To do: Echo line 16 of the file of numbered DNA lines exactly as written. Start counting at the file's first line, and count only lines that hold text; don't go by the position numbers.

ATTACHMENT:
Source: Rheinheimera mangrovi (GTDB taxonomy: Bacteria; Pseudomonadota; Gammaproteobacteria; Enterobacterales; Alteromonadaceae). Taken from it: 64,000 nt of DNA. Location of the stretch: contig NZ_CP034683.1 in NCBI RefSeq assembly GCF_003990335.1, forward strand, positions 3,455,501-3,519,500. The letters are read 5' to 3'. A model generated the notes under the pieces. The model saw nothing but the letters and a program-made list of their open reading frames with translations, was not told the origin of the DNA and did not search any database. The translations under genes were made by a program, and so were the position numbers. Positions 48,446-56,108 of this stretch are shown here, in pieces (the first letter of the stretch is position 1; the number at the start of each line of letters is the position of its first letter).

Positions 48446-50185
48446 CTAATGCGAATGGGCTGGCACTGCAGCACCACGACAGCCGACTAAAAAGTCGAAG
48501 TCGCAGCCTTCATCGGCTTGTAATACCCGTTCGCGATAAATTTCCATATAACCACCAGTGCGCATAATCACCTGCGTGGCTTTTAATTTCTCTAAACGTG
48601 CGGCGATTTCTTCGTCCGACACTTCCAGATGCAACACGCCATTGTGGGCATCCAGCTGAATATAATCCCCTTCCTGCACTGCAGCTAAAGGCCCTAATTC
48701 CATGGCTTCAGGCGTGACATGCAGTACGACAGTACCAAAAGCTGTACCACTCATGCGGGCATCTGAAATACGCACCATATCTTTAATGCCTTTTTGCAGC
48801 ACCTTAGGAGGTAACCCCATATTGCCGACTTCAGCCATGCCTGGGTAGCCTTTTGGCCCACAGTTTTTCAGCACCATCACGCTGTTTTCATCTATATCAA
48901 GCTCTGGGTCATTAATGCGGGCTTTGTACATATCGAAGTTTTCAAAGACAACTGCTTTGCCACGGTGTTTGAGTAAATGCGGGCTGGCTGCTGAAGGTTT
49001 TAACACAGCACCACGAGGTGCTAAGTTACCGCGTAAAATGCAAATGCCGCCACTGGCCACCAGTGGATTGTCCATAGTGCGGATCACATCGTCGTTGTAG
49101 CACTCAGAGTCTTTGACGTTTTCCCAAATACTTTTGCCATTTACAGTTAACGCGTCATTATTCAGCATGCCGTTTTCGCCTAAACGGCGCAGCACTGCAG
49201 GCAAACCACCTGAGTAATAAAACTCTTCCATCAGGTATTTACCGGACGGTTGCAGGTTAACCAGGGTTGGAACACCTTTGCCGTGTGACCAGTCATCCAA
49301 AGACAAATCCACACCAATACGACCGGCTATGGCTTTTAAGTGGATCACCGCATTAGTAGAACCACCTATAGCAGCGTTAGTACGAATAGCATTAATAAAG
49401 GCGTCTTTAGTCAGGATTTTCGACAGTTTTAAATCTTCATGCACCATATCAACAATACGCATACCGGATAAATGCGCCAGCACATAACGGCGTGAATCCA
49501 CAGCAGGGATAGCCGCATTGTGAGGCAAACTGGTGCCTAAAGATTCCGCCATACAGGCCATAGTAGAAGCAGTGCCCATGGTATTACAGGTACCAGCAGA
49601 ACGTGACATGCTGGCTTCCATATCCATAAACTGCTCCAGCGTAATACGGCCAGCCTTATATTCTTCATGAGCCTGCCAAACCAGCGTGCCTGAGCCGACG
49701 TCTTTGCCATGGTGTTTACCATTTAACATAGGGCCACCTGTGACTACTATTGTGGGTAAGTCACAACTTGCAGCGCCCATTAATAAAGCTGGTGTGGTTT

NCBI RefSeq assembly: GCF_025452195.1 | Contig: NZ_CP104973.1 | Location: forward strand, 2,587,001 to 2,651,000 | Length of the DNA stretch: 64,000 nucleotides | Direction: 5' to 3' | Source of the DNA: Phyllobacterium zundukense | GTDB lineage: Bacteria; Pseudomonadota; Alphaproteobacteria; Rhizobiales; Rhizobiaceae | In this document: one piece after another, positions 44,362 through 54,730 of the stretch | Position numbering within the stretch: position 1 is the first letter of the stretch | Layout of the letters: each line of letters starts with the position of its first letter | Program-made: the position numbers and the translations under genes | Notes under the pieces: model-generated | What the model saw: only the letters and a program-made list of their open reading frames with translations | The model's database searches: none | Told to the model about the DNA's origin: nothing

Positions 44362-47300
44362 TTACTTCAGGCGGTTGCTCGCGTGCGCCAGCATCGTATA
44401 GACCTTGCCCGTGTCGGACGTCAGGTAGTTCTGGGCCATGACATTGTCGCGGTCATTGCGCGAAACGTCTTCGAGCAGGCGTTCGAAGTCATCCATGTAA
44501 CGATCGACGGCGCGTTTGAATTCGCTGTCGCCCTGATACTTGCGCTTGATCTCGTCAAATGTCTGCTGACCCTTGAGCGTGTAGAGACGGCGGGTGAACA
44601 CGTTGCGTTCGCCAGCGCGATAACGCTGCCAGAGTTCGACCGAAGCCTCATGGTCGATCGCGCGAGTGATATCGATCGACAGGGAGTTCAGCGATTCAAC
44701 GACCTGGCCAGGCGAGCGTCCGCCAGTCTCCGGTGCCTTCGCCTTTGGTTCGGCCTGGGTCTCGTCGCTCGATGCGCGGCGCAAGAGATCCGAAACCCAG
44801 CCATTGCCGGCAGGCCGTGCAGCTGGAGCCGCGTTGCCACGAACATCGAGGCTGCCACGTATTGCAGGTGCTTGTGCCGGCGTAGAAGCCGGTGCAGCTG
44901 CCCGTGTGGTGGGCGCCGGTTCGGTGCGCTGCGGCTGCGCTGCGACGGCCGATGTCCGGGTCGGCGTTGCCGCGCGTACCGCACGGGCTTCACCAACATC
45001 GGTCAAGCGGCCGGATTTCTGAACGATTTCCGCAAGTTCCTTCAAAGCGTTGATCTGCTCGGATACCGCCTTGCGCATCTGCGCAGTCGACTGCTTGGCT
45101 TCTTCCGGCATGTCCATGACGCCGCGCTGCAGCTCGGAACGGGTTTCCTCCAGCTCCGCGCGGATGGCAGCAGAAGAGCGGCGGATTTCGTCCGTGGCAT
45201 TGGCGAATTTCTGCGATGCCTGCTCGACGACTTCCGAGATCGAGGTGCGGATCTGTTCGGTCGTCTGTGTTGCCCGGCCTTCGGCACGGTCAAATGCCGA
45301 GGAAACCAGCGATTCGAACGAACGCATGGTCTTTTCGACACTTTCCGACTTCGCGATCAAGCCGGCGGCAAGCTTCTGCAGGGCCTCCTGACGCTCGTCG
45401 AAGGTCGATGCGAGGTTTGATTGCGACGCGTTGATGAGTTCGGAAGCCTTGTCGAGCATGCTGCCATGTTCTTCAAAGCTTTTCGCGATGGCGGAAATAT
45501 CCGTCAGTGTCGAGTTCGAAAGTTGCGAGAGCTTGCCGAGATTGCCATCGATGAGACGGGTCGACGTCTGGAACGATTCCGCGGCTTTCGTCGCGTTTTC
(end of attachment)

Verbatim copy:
49701 TCTTTGCCATGGTGTTTACCATTTAACATAGGGCCACCTGTGACTACTATTGTGGGTAAGTCACAACTTGCAGCGCCCATTAATAAAGCTGGTGTGGTTT